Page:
I know all about grudges and holding onto things long past their due date. For example, social media recently caused me to come across a former schoolmate. We had progressed through the same school district for six years, yet my strongest memory involves a balmy summer day when she laughed at me. It was a mean laugh, too. Somebody had said something insulting, as some middle schoolers are wont to do, and she – sitting to the left and one seat ahead of me – snickered. Making it more insulting was her mannerisms that indicated she thought I didn’t notice. Prior to this, she had indulged in being perceived as one of those sweet and quiet girls, but this? This was who she was. This was the jerk who lived beneath the smile and silence she showed to the rest of the school in passing.
To make a long story short, the years have not been kind to her. Yeah, yeah: I know that’s petty, shallow, and immature. My seventh grade self is still appeased.
It’s not always possible to witness people getting their comeuppance, and really: waiting to see someone suffer is no way to live. As 2019 draws to a close, it’s as good a time as any to free yourself. Seriously, that is what it really comes down to: acquiring your own peace of mind.
Here are two methods that work for me:
Let Them Go
Acquire your zen, your happy place, your chill – whatever you want to call it – by letting them go. Not it. Not the slight, pain, or insult, but them. Him. Her. Whomever. Let go of the person who is causing you pain.
Sometimes this is difficult, especially if the person is deeply entrenched with others in your group (like family and coworkers), and you still care about people who are yammering at you about “being the bigger person,” or “that’s just how they are.” The latter is the most BS-y excuse of all the BS-y excuses. My current retort is that may be how they are, but *I* am somebody who doesn’t put up with it. Dude, please feel free to use the heck out of my line if necessary. Just because somebody acts like a stinky butt doesn’t mean that you are required to take it. Also, “being the bigger person” is not, and should not be, synonymous with “being a doormat.”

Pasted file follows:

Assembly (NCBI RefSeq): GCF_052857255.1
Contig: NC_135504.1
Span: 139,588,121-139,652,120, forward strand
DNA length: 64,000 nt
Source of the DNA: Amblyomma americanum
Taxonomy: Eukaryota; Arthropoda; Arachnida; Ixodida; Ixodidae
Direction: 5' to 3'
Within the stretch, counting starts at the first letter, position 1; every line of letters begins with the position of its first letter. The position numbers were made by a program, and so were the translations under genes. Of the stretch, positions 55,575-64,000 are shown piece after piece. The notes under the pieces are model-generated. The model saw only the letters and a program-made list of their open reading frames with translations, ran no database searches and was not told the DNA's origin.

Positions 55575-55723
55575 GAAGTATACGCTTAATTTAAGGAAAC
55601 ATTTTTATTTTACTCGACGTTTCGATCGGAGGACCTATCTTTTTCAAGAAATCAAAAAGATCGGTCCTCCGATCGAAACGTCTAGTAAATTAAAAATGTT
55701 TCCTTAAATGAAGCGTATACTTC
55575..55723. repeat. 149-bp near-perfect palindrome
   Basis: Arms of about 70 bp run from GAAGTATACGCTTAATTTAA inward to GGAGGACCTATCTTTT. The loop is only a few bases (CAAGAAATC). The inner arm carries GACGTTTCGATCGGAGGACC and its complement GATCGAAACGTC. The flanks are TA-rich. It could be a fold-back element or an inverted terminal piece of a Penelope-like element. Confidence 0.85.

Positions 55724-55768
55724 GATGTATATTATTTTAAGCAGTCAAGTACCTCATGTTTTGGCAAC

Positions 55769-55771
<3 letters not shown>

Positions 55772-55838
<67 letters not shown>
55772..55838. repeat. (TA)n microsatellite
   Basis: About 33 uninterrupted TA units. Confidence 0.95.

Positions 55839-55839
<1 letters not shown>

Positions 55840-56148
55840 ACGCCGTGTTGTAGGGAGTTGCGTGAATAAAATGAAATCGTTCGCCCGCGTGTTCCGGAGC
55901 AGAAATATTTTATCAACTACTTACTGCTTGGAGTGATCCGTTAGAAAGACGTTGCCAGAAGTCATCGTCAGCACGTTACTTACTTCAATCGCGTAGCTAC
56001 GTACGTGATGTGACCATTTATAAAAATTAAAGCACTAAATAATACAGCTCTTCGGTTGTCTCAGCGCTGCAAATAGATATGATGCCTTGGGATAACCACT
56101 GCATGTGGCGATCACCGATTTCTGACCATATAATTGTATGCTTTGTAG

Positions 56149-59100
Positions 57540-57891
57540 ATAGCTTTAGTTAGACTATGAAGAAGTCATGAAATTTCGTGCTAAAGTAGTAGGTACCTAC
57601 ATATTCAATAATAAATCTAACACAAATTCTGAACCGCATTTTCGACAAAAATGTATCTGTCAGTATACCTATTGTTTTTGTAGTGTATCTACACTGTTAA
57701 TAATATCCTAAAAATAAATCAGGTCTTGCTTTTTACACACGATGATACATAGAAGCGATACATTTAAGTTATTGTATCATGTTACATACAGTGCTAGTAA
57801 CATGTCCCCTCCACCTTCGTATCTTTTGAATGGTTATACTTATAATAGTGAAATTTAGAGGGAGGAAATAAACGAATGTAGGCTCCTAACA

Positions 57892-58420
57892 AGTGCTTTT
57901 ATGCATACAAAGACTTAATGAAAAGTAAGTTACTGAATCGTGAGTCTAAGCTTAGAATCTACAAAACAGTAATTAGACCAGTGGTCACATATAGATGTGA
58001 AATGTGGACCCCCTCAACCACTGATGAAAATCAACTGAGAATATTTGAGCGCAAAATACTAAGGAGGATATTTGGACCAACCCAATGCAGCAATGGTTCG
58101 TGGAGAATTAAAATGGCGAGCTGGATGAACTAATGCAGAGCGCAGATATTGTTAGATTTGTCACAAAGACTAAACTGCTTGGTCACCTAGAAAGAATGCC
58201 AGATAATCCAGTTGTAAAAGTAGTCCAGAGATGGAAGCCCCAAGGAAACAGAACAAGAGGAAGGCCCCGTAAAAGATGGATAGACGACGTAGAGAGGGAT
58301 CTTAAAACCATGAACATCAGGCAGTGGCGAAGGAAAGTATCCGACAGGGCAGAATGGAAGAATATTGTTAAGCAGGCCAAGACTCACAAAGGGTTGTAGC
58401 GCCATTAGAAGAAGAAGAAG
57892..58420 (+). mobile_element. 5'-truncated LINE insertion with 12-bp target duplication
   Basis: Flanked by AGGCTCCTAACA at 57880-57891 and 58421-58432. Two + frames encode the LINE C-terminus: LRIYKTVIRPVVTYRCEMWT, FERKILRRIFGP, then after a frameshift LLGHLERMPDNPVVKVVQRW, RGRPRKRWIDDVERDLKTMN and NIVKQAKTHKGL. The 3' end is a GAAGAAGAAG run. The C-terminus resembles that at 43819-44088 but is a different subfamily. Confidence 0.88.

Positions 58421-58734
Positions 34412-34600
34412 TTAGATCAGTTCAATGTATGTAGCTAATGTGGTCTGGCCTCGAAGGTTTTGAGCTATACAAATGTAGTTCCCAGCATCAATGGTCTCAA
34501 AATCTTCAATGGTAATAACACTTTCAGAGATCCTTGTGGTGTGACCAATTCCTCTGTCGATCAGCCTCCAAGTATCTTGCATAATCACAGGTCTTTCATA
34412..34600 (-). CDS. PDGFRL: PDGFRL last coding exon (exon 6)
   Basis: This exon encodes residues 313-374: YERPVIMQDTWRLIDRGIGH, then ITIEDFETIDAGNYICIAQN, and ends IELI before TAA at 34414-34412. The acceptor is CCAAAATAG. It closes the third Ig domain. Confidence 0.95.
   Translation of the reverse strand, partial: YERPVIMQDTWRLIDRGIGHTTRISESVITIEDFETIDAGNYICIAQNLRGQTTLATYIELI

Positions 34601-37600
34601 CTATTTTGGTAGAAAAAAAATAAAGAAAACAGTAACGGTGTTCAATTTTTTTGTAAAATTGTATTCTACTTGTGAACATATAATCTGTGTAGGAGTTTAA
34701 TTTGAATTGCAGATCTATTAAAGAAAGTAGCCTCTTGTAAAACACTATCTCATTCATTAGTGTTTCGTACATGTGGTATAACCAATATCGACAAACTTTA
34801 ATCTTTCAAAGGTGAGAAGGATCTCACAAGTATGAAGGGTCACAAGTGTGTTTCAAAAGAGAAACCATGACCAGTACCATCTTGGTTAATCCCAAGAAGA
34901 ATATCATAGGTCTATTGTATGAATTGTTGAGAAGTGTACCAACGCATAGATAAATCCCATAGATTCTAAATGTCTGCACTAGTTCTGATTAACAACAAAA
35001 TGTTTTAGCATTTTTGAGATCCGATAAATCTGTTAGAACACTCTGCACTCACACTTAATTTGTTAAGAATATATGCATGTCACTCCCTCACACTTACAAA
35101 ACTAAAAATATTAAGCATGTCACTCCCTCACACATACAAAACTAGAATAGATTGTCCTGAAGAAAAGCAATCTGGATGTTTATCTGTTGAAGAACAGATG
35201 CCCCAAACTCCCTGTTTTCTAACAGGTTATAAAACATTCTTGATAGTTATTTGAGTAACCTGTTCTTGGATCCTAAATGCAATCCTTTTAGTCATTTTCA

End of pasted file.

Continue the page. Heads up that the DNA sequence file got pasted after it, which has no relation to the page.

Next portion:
If you can’t completely extricate yourself from the person, minimize exposure and interactions. Set your social media so that you don’t see their posts. Make the bare amount of pleasantries at gatherings before proclaiming that you need to refresh your drink, or see somebody you need to talk to about hiding a body (or returning a book. Something). Should all else fail, act stupid. Pretend that whatever the offending person said went right over your head, laugh, and then go somewhere else. It’s not rude, and again: you don’t have to put up with them. Just zoom.
Playing stupid works really well for people you absolutely can’t avoid, like co-workers. There are a lot of people who believe I know everything about reality TV and nothing about politics because that is what I strongly imply when they try to rope me in. Nope. Nuh-uh. Move along.
Think of this as your Starlight Honeymoon Therapy Kiss: the move you go to when there is no other way to finish things. I have rewritten historyonly once in my life, because there is really nothing else I can do since the other person is gone.
The circumstances aren’t even about a grudge, but the potential for lingering pain. I never understood my mom, and feel like she never understood me. There are two ways I could go with this. The first would be a path of suffering: all the missed opportunities, the culmination of arguments and sullen silences, and a never-ending regret over never being able to talk this out with her.
I choose the second route: taking the knowledge that I have of my mom, recognizing my role in things, and believing that, if I could only approach her knowing what I know now… Ah, what am I writing? My mom was never the ABC After School Special mom. There would be no naked emotions nor moving dialogues. She would listen, and I would come down to the same choices I have now. I still choose the second route: my mom did love me. It might not have been the way that I wanted, but it was there in the way she held me on Disneyland’s Matterhorn as screeched everything would be alright (neither of us knew how fast that last drop really was. Ha!) It’s etched in the cheesy poem about daughters that is fading from the mug she gave me on my 17th birthday. Her love was there in the way she almost always supported my newest endeavors, hoping it would be the one that finally helped me find my way in life.
As 2019 ends and 2020 begins, I hope my little coping methods are helpful to you. Drop me a line and let me know – whether “knowing” means that these worked or didn’t work for you, or if you need me to show up with a shovel and an alibi! (Kidding. Hurting people is bad. Taking a life is even worse.)
(I could do a better job of wrapping up this post, but do you know what I just heard? It was my rice cooker, and I have some yummy, fluffy sticky rice waiting for me. Guess what my priority is. Spoiler alert: it is not this post.)